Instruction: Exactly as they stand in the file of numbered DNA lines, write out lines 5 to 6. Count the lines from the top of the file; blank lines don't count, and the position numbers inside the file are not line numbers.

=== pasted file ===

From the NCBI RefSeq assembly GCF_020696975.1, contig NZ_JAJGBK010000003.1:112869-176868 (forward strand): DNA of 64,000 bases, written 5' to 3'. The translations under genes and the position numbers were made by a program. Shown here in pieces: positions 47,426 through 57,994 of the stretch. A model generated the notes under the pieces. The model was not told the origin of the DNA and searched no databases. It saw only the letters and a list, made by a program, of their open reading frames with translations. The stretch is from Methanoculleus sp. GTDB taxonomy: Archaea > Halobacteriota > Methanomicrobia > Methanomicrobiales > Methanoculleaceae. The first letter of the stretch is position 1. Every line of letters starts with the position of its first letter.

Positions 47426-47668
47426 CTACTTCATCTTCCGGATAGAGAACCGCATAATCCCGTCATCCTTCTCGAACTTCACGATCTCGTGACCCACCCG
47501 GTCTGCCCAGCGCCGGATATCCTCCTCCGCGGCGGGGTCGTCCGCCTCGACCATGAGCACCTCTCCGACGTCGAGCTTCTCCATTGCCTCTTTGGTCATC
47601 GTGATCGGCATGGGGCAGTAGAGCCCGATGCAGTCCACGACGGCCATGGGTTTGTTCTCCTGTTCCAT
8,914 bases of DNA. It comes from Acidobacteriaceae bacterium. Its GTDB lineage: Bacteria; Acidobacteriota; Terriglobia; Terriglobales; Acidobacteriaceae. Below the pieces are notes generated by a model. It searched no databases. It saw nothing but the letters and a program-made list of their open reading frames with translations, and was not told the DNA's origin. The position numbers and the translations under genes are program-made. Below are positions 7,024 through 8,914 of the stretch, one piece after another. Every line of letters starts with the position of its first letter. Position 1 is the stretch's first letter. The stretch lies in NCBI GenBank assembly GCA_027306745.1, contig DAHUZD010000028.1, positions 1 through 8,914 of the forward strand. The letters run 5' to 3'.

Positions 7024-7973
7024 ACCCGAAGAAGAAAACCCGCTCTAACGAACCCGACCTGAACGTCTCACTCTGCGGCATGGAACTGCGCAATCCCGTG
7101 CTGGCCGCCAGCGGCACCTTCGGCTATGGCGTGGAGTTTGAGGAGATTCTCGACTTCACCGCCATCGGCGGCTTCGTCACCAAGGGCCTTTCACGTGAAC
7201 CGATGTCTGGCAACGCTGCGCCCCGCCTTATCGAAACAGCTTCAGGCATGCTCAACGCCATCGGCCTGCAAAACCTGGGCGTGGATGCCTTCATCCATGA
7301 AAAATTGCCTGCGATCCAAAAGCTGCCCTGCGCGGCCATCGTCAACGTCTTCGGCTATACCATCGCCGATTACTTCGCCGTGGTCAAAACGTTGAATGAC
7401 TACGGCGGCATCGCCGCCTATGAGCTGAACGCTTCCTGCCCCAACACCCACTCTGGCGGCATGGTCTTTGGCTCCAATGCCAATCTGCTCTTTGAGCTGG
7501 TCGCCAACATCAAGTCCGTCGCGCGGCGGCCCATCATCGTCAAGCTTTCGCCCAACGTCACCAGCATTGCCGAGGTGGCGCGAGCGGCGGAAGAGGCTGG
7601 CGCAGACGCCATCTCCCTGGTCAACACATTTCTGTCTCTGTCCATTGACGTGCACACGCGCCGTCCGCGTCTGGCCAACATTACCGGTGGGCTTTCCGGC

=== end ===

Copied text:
47601 GTGATCGGCATGGGGCAGTAGAGCCCGATGCAGTCCACGACGGCCATGGGTTTGTTCTCCTGTTCCAT
8,914 bases of DNA. It comes from Acidobacteriaceae bacterium. Its GTDB lineage: Bacteria; Acidobacteriota; Terriglobia; Terriglobales; Acidobacteriaceae. Below the pieces are notes generated by a model. It searched no databases. It saw nothing but the letters and a program-made list of their open reading frames with translations, and was not told the DNA's origin. The position numbers and the translations under genes are program-made. Below are positions 7,024 through 8,914 of the stretch, one piece after another. Every line of letters starts with the position of its first letter. Position 1 is the stretch's first letter. The stretch lies in NCBI GenBank assembly GCA_027306745.1, contig DAHUZD010000028.1, positions 1 through 8,914 of the forward strand. The letters run 5' to 3'.